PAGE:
Ambrosia beetles (Xyleborus spp.)
Shothole borer (Scolytus rugulosus)
Pest description and crop damage Shothole borers are small beetles that were introduced to North America and have been found in the PNW since the early 1900s. They are pests of forest trees, ornamental shade trees, and shrubs as well as fruit trees. Apple, pear, cherry, and plum all are attacked. Borers are primarily a problem on injured or stressed plants, but healthy trees growing adjacent to blocks of neglected trees also may be attacked. The adult shothole borer is a brownish black beetle about 2 mm long. The larvae are white, legless, and about 4 mm long. A similar wood-boring beetle, the ambrosia beetle, is about 3 mm long, dark brown or black, and covered with yellowish hairs. The larva is pinkish-white, legless, cylindrical, and 3 mm long when mature. Larvae and adults of both these species bore into the cambial and vascular tissues of trees, weakening them and causing wilting and dieback of individual stems and branches. Trunks and branches can be completely riddled with galleries.
Biology and life history Shothole borer overwinters as a larva in burrows beneath the bark of infested trees. They pupate within the tree, then adults emerge in spring or early summer, mate, and fly to susceptible trees to feed at the base of leaves or small twigs. They then tunnel into the tree, excavating galleries parallel to the wood grain. They lay eggs along the gallery. The eggs hatch, and the larvae feed by tunneling at right angles to the main burrow, causing a characteristic pattern of damage. The burrows are filled with frass (excrement) and increase in diameter as the larvae mature. After 6 to 8 weeks, the larvae pupate at the ends of the galleries, then emerge as adults starting in August. The many small, round, exit holes this creates gives a "shothole" effect. There are two generations per year.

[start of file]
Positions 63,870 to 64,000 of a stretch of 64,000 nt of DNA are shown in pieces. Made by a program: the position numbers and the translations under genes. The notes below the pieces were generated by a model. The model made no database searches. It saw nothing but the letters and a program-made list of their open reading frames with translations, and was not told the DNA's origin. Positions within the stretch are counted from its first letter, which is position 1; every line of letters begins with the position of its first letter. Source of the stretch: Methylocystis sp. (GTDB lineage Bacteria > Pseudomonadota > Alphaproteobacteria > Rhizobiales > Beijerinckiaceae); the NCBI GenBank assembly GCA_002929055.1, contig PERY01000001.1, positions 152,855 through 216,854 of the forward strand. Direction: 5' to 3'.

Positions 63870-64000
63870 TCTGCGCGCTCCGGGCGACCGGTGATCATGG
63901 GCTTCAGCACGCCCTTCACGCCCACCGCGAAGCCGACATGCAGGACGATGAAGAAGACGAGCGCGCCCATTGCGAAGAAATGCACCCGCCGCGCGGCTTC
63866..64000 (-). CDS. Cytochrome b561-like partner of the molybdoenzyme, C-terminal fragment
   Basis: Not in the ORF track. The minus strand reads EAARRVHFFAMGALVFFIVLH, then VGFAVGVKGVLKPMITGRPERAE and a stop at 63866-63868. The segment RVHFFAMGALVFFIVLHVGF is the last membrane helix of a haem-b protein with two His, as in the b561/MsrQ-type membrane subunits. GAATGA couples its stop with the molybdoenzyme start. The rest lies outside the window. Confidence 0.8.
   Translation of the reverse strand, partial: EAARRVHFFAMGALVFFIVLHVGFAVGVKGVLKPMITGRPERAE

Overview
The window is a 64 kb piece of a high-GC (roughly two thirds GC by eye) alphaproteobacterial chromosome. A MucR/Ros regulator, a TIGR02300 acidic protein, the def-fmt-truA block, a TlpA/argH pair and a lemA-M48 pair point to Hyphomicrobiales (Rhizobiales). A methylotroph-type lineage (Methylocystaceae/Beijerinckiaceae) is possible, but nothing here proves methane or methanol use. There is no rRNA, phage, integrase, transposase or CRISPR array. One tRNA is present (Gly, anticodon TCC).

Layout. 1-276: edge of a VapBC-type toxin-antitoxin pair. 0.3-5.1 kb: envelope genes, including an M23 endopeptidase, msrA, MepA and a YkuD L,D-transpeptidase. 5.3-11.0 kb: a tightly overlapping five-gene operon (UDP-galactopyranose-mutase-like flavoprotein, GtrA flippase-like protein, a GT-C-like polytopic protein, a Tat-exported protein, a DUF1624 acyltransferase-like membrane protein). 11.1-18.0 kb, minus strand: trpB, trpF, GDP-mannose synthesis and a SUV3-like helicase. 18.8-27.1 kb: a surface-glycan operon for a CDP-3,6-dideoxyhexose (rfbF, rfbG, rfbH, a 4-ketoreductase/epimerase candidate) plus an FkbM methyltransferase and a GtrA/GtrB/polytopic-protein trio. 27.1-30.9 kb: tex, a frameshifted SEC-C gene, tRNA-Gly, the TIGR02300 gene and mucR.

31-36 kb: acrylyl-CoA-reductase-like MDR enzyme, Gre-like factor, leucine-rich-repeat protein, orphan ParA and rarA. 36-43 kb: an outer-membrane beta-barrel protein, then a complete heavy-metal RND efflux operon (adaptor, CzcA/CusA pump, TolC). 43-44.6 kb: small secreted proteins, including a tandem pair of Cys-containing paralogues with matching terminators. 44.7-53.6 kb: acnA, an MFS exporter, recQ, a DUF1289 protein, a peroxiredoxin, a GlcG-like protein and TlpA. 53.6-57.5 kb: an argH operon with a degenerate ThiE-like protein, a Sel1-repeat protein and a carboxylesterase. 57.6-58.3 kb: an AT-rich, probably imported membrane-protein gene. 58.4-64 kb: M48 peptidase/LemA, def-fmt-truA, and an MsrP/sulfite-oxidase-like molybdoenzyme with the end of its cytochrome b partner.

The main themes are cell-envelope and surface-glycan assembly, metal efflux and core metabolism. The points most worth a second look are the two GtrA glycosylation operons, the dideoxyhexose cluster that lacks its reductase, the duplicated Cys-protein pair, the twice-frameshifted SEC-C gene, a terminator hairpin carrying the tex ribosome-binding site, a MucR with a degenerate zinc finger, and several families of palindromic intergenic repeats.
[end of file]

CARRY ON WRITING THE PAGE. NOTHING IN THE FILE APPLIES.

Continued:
Ambrosia beetle overwinters as a mature larva, pupa, or adult in galleries in the tree. When spring temperatures exceed 65°F, the females become active, fly to susceptible hosts, and bore into the tree. Eggs are laid in the gallery, and as they develop, the female carefully tends them and cultivates ambrosia fungus for them to eat. The females usually remove excrement or wood dust from the tunnels, and this, along with the uniform width of the galleries, distinguishes them from other wood-boring beetles. Young adults can be found tightly packed in the galleries in midsummer, where they remain until the following spring. There is only one generation per year.
Pest monitoring Examine branches in late spring for holes 2 mm in diameter, oozing sap and sawdust. In stone fruits, these holes often are sealed with gummy ooze. Beetles particularly are attracted to unhealthy trees.
The best management tool is to keep trees healthy with proper pruning, adequate water, and fertilizer. Healthy trees repel the beetles by plugging bore holes with sap and resins. Remove and destroy infested wood on the tree or piles of infested green wood nearby, especially cherry wood. Once the bark on cut wood dries and sloughs off, it is no longer a host for the beetles. Whitewash trunks of young trees to prevent sunburn, and thus reduce potential hazard of attack by shothole borer and flathead borers.
Management-chemical control: HOME USE
Pesticides must be timed to manage adults and are often not very effective. Utilization of cultural techniques are typically the best management practices.
- pyrethrins (often as a mix with other ingredients)-Some formulations are OMRI-listed for organic use.
Management-chemical control: COMMERCIAL USE
No products are registered for control of this pest.